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Last Updated: Wednesday, 24 March, 2004, 14:30 GMT
EU voting row explained
As the EU's Irish presidency prepares to re-launch talks on a draft European constitution there are signs that compromise could be possible on the main sticking point - voting weights in the EU Council of Ministers.

The dispute led to the collapse of the last attempt to agree a constitution text at a summit in Brussels in December.

Poland and Spain on one side, and France and Germany on the other, insisted on conflicting voting systems.

VOTES AND POPULATION
Total number of votes: 321
Qualified Majority: 232 (72.3%)
Nice Treaty system becomes effective on 1 November 2004
Since then, there has been a general election in Spain, which will result in a change of government.

Incoming prime minister Jose Luis Rodriguez Zapatero has said he wants to "accelerate" the adoption of the constitution and to mend ties with France and Germany.

Poland has also indicated a readiness to compromise.

The disagreement is over rules for majority voting that will come into effect in November this year, thanks to a decision taken at the Nice summit in 2000.

Most EU countries want to replace them in 2009 with a system that will make it easier for the Council to take decisions.

The problem has arisen because the EU believes big states deserve greater voting power than small ones.

In other words, Germany, with a population of 82.5 million, gets to wield more power in the Council of Ministers (which brings together ministers from member states) than Luxembourg, with its population of 453,000.

The Nice Treaty accordingly laid down voting weights for the 25 states that will make up the EU after enlargement on 1 May 2004.

The biggest winners were Poland and Spain, who came away with 27 votes, only two less than the big four - France, Germany, Italy and the UK.

This was despite the fact that their populations (38.6 million and 41 million respectively) are much smaller.

Simplicity

One drawback of the Nice system is its complexity.

A vote is deemed to have been passed (by qualified majority) when it has:

  • gathered 232 out of the total of 321 votes (72%)
  • is backed by a majority of member states
  • these countries represent at least 62% of the EU population

The EU draft constitution attempts to lower the barrier for a vote to be passed by getting rid of weighted votes and leaving two simple requirements:

  • the support of 50% of EU member states
  • these countries represent at least 60% of the EU's population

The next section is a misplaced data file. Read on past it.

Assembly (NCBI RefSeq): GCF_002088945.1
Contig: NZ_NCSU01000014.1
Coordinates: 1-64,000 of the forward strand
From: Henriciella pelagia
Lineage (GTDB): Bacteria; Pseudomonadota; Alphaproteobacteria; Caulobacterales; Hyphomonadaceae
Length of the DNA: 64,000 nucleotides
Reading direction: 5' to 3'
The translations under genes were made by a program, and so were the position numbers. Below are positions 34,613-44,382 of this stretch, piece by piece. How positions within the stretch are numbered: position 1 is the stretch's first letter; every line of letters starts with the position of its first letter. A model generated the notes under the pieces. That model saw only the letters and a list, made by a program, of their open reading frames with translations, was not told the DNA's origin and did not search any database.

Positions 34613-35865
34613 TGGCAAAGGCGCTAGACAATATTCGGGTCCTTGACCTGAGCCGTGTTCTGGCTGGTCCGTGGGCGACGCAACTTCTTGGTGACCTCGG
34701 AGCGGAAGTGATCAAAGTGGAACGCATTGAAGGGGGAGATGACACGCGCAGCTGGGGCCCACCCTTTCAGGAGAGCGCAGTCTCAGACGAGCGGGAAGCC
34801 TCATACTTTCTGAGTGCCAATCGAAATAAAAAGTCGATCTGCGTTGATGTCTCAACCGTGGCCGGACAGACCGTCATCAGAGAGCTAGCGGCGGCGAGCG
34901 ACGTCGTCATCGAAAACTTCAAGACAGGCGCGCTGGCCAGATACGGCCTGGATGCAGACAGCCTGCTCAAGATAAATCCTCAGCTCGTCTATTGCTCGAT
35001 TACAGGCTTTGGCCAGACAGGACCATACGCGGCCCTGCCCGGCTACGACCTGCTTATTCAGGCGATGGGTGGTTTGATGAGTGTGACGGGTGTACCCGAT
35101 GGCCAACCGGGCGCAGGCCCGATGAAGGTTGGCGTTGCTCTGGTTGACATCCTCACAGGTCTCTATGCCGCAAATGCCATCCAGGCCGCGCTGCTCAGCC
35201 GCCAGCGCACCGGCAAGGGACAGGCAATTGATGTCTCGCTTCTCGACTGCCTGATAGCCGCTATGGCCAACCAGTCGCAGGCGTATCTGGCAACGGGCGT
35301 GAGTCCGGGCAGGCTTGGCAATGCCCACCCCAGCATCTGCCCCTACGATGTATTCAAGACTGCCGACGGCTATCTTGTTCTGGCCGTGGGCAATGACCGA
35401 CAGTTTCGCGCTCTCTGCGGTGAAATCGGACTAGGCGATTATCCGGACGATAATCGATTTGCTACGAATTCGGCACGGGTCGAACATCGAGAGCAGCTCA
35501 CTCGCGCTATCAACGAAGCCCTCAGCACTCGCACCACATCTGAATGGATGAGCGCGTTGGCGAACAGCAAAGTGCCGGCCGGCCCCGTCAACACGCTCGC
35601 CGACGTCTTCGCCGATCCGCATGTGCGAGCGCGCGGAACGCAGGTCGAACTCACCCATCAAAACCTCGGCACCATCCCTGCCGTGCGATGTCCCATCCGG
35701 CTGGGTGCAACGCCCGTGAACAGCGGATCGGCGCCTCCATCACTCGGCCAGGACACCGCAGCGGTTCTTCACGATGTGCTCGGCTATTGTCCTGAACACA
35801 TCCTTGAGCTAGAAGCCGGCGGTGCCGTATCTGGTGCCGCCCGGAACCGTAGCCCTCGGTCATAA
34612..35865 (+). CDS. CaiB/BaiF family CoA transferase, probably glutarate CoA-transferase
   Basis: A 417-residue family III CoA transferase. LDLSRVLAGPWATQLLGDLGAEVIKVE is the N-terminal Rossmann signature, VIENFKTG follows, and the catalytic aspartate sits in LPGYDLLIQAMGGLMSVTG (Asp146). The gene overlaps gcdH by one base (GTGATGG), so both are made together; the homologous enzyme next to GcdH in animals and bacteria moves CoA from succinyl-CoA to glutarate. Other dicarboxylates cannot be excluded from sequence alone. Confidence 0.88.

The first measure guarantees a measure of influence to smaller states, while the second works in favour of the larger states.

But Poland and Spain would lose their specially privileged position.

During last year's intergovernmental conference, both countries denied rejecting the proposed new voting system purely out of self-interest but became widely seen as the EU's new "awkward squad".

Poland argued that the system gives the big countries too much weight, and said it was acting on behalf of all the EU's smaller countries.

Germany, meanwhile, indicated it would answer stubbornness with stubbornness.

As the biggest net creditor to the EU budget, Berlin threatened to turn off the flow of cash to Spain, which is a big recipient of EU funds, and to Poland, which will be one of the biggest recipients for years to come.

One of the chief factors spurring EU states towards an early resolution of the voting row is that negotiations on the EU's budget for 2007-13 are about to begin.

If disputes over money and voting power are allowed to rage simultaneously it increases the risk of deep divisions emerging.

Ways out

What is the solution?

There are three possible areas for compromise:

  • the thresholds required for a vote to be passed - that is, the number of states and the proportion of the population
  • the start date for the new system
  • the method of switching to it

Germany has suggested that the thresholds for both the number of states and the proportion of the population could be set at 55%.

This would increase the power of the smaller states and would also prevent the "big three" of Germany, France and the UK (whose population is 44% of the enlarged EU) having the power to block decisions on their own.

The idea is reported to be acceptable to Poland.

Another possibility would be to delay the switchover to the new system for some years after 2009.

Other forms of bargaining are also possible. Carrots theoretically available to be held out include extra seats in the European parliament and promises of cash for regional aid.

A decision on the constitution must be made unanimously and then needs to be ratified in each member state - either by parliament, or in a public referendum.




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